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Why you should never ignore a dog’s broken tooth

The state of your gundog's teeth will have an effect on his overall well-being so it's important to look after them

Dog eating grass

Dogs self-medicate by eating grass

Enthusiastic gun dogs rushing around in the field are far more prone to injuries and mishaps than a dog that spends all day snoozing on the sofa. (Read our list of best dog beds.) One particular injury that needs prompt attention is a broken dog tooth. A fractured molar or incisor left untreated can have longterm ill effects. (Take a look at our advice on how to care for a gun dog after a shoot day.)

A broken dog tooth that seems painless?

Just because your dog doesn’t seem concerned by a crack or break doesn’t mean that it’s okay to leave it.

A broken dog tooth, especially 
if the root canal is exposed, 
can be painful to a dog. Animals 
won’t always show their discomfort 
as they are evolutionarily conditioned to mask pain fairly well; they consequently respond differently, 
are much more stoical and have no concept that they can be helped. With our current state of knowledge in veterinary medicine, it is no longer necessarily appropriate to simply ignore broken teeth in our patients.

Ache or sharp pain

The outer layer of the tooth is called the enamel and inside the tooth is the pulp cavity. This “pulp” is where the blood vessels and nerves that serve the tooth lie. When the hard, protective enamel is fractured it enables bacterial infection and puts pressure on the nerve, causing a dull ache or sharp pain.

Your vet will be able to ascertain how much of the tooth has been broken and how deep the fracture extends, and can determine the 
most appropriate treatment options.

If the tooth root canal is exposed and infected, bacteria can then break out through the bottom of the tooth, cause bone destruction and occasionally an abscess, which appears as a swelling on the face, often below the eye. This most commonly occurs with a fracture of the upper fourth premolar (carnassial) tooth. It can also happen secondary to an infected canine tooth (the fang) as well as most other teeth. Antibiotics will usually resolve the problem but it can recur if the offending tooth is not appropriately treated. This may require the tooth to be removed.

Fractured teeth do not have 
to be removed. There is usually an alternative available, though this may require the animal to be referred to 
a specialist veterinary dental clinic, and for some teeth — lower canines are a good example — it can be far easier to root-fill than extract the tooth.

Dog molar

A dog’s molar showing plaque build-up

Why is it so expensive to have a broken dog tooth removed?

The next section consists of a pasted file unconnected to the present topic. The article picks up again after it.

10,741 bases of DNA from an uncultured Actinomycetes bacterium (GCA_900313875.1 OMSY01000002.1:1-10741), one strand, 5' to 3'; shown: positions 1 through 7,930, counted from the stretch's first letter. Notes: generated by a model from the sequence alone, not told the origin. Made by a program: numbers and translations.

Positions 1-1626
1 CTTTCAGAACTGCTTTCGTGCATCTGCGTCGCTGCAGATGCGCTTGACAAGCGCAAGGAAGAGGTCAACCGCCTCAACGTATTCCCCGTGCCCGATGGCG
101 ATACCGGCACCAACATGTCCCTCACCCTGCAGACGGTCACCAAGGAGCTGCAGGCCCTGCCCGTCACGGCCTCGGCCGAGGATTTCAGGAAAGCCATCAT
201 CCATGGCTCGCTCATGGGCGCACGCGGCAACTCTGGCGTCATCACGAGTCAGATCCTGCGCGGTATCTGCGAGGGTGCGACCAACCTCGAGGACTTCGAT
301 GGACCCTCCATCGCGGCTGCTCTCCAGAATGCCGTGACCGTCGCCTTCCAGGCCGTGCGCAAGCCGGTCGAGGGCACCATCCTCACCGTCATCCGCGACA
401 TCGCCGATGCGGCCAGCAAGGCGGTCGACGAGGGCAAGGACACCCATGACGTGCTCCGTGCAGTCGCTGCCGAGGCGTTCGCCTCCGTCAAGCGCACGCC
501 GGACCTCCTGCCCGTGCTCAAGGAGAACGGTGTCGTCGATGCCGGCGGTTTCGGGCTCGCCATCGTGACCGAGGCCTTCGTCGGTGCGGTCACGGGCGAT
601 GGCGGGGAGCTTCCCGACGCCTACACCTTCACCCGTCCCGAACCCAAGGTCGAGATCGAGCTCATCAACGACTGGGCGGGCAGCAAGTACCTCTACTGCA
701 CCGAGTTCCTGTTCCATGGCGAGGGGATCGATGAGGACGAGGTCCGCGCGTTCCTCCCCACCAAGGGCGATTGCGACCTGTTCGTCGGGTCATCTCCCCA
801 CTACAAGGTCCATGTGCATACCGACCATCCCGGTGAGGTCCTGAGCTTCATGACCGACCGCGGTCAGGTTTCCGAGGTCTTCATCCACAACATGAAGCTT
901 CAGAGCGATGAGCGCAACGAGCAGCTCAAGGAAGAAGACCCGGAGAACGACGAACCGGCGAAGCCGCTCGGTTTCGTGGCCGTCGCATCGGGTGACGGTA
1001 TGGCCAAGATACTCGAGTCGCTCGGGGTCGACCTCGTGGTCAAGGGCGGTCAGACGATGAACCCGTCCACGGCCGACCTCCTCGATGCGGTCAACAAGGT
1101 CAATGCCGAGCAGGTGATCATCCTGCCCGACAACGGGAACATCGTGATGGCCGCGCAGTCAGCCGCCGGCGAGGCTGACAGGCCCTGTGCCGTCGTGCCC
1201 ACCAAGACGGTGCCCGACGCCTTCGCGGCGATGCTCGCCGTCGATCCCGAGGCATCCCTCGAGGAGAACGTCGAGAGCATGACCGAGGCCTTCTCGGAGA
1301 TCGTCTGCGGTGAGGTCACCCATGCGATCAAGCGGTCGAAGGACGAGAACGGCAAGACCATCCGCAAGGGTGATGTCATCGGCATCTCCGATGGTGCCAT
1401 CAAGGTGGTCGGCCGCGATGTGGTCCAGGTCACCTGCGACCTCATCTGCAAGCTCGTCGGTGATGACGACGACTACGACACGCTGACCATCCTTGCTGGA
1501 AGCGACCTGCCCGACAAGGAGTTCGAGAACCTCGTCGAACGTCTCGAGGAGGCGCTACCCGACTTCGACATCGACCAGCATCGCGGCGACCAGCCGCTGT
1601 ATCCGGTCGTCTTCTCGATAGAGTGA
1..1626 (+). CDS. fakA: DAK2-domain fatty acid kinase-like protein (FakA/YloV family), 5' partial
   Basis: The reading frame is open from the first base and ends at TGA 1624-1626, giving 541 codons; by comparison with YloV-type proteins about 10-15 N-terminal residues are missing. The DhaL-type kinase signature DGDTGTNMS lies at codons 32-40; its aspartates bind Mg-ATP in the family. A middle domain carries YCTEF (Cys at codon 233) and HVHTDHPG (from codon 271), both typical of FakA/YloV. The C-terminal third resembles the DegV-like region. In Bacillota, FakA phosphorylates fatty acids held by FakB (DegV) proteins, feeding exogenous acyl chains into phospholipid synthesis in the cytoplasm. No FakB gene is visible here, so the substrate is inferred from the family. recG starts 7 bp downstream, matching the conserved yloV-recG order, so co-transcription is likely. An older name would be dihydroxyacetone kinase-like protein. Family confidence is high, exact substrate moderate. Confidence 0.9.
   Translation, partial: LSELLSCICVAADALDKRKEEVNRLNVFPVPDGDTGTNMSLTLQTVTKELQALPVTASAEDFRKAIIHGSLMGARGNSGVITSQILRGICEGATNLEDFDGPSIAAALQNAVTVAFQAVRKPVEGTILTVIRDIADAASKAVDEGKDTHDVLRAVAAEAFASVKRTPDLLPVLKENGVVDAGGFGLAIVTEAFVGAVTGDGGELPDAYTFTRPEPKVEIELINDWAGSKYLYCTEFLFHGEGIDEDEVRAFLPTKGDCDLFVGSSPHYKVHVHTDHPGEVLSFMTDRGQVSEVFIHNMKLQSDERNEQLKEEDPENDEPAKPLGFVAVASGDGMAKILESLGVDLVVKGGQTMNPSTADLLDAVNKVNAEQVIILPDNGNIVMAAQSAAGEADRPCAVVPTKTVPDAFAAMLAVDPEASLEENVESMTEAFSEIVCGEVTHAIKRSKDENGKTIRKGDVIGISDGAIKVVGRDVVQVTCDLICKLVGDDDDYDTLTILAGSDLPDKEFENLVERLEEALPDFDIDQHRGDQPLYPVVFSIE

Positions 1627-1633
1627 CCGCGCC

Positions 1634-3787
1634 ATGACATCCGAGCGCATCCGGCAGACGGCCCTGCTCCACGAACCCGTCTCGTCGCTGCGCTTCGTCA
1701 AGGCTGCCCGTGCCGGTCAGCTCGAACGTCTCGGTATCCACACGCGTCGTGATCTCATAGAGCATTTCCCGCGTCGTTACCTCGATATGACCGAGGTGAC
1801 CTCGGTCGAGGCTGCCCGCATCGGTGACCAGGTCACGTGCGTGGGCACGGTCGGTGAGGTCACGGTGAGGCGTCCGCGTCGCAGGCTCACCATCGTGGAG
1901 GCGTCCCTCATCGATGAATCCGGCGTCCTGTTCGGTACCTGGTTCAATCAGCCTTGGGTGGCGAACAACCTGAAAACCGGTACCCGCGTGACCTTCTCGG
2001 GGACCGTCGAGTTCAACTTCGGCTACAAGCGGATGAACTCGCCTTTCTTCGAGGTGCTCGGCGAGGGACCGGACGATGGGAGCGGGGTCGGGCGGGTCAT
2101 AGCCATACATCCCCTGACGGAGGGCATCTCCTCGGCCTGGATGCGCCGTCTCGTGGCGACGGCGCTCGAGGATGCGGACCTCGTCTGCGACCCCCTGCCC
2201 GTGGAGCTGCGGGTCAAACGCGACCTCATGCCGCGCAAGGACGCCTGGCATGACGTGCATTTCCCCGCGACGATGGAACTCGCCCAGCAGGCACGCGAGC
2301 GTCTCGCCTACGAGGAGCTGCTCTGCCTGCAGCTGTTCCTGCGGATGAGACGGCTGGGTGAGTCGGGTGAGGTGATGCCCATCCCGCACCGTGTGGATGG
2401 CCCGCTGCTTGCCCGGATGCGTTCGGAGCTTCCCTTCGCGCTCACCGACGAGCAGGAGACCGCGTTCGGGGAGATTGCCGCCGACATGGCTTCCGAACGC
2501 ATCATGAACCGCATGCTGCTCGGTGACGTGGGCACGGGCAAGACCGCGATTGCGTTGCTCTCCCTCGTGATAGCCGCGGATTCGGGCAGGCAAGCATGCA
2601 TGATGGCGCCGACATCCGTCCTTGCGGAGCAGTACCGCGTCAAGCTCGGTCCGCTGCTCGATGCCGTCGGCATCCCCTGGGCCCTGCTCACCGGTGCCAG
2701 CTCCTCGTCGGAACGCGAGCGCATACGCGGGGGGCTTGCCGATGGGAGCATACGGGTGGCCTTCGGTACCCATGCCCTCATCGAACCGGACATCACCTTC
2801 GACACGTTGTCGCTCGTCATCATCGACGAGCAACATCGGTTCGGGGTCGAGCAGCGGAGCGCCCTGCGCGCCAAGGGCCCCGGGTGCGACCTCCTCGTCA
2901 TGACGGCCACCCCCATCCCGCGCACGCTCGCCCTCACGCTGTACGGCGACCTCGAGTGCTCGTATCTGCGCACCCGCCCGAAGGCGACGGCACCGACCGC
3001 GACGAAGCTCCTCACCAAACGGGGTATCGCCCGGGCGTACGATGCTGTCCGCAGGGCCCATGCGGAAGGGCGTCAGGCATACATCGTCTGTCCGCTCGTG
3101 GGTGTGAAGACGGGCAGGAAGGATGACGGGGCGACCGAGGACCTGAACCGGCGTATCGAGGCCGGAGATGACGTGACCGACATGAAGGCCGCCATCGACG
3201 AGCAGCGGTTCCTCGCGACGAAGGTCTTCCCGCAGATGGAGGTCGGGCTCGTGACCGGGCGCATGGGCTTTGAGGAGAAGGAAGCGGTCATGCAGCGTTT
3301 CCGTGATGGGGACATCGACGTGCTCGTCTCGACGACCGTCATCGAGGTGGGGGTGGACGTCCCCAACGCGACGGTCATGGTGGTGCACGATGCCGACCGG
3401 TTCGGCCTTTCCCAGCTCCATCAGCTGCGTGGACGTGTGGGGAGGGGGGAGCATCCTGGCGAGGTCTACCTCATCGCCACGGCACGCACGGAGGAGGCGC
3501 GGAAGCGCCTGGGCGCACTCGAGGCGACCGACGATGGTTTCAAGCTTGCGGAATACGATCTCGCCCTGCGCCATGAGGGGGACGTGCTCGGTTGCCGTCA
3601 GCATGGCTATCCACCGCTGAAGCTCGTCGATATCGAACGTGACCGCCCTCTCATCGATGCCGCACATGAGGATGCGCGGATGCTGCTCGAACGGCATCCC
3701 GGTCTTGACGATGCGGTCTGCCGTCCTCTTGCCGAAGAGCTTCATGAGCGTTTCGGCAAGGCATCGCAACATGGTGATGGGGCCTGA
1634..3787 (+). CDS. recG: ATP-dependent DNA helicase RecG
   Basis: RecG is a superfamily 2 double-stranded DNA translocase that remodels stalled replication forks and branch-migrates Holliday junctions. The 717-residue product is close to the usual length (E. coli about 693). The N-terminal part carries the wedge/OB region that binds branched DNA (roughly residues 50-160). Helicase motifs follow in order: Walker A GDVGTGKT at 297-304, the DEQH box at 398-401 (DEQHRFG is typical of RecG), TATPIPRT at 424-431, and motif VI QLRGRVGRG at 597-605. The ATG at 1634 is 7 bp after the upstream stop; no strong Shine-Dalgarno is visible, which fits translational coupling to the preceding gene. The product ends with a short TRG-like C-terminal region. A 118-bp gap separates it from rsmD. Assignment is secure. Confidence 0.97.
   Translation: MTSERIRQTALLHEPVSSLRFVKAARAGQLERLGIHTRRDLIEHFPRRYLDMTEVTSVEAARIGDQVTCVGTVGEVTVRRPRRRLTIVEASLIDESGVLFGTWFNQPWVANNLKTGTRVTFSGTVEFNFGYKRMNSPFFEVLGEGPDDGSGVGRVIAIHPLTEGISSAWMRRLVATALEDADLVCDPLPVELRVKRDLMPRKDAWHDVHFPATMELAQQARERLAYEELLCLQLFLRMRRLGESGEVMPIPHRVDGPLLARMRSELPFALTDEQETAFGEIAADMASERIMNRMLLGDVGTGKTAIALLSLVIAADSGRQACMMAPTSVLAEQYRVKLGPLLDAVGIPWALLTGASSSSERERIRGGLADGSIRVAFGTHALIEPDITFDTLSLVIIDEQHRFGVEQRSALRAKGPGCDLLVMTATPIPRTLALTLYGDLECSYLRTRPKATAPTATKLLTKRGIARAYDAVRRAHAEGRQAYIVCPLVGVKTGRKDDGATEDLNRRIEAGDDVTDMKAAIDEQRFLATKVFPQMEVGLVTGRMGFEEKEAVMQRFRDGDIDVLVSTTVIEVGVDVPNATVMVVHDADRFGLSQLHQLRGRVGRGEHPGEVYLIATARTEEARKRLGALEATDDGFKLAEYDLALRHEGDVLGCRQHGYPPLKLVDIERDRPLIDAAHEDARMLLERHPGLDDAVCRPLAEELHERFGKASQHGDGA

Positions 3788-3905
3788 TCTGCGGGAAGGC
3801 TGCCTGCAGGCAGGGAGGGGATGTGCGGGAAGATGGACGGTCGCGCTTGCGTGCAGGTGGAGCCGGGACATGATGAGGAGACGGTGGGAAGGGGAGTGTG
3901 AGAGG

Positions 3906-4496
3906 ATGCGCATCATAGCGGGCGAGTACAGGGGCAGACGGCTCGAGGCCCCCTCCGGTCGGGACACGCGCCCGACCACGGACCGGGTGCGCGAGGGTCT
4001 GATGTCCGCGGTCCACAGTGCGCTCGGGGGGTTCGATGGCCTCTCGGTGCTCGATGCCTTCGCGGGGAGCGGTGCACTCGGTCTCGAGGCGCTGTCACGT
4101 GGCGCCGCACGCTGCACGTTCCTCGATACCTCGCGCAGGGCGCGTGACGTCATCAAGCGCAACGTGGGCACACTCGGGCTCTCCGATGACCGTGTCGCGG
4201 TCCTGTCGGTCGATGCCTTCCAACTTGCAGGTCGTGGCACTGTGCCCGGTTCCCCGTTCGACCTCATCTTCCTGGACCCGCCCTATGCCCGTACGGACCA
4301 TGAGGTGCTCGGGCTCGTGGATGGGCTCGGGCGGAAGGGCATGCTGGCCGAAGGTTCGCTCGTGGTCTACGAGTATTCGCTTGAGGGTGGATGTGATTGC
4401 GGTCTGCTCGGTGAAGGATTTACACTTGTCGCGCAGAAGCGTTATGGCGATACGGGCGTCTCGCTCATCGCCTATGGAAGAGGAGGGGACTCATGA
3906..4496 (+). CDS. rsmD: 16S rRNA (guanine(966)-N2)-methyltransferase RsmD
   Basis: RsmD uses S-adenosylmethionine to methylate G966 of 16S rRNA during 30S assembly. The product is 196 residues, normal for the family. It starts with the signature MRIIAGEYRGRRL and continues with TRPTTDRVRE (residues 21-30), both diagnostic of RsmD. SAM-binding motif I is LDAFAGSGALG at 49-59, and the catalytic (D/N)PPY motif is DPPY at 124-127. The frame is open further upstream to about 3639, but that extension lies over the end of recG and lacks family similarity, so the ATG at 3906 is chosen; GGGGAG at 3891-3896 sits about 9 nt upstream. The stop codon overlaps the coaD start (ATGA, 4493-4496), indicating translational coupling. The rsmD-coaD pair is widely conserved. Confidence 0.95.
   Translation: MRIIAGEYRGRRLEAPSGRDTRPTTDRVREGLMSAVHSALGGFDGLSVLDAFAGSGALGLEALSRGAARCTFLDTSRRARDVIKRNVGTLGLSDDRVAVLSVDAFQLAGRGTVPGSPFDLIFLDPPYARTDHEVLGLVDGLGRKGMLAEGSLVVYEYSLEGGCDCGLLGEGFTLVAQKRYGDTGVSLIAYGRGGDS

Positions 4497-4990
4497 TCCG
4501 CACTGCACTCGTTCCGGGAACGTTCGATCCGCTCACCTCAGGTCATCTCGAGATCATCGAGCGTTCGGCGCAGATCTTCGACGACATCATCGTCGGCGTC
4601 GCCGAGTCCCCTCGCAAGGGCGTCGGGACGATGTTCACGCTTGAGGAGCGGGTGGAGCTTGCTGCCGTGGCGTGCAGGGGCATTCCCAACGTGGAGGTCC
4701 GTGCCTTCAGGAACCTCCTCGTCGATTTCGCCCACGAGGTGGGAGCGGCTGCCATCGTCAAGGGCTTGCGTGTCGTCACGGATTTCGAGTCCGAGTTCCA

Q:  I recently had to have a tooth pulled at my dentist and was charged £11.56. Then my dog goes and breaks a molar tooth and I was charged £150 for its removal.  Why such a difference?

A: This is a common complaint for vets to hear. The answer is simple. First off, vets are not subsidised by the NHS.

Few are aware that even prescription costs are a token payment to cover the cost of prescribing (ie counting the tablets and putting them in a labelled bottle), rather than the actual cost of the drugs involved. The same is true of most dentists. You pay a part and the Government chips in to settle the rest of the dentist’s bill for the procedure.

In your case, I am pretty sure you walked into your dentist, sat down and, like the good patient you are, had your tooth removed. Your dog’s treatment, however, will require pre-anaesthetic discussion, he will be weighed, sedated and returned to a comfy kennel. Later he will have a cannula inserted in his vein and be anaesthetised by injection and maintained on gas and oxygen.

A dog’s tooth is considerably more harder to remove than yours! He will receive pain relief and antibiotics and be returned to his kennel to recover, before you receive individual discharge instructions from a vet or nurse. You should also receive a follow up consultation.

The cost of treatment reflects all this.

Keeping your dog’s teeth clean

It’s also important to keep your dog’s teeth free from tartar and clean them regularly. This is a process best started when the dog is a puppy, so it becomes a normal part of everyday life.

Cleaning your dog’s teeth will keep gums healthier and help to prevent infections. The teeth will also stay stronger.

This article was originally published in 2014 and has been updated.